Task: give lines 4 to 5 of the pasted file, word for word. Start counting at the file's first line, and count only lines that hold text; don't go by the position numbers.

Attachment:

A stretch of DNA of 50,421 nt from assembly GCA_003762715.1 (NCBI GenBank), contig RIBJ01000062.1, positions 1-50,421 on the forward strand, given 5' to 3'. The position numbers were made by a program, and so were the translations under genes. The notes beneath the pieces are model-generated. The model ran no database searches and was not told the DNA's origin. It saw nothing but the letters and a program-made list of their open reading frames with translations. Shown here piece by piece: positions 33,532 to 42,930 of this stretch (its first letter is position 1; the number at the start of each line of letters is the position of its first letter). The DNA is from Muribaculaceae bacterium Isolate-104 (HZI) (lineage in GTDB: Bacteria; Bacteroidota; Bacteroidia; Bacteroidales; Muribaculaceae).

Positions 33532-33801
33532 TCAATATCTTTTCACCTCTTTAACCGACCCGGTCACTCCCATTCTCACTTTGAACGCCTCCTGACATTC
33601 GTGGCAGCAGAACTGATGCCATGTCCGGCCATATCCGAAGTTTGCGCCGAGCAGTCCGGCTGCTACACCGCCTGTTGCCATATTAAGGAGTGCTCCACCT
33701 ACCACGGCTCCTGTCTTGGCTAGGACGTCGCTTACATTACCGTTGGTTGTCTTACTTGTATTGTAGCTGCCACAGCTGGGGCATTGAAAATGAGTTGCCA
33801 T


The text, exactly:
33601 GTGGCAGCAGAACTGATGCCATGTCCGGCCATATCCGAAGTTTGCGCCGAGCAGTCCGGCTGCTACACCGCCTGTTGCCATATTAAGGAGTGCTCCACCT
33701 ACCACGGCTCCTGTCTTGGCTAGGACGTCGCTTACATTACCGTTGGTTGTCTTACTTGTATTGTAGCTGCCACAGCTGGGGCATTGAAAATGAGTTGCCA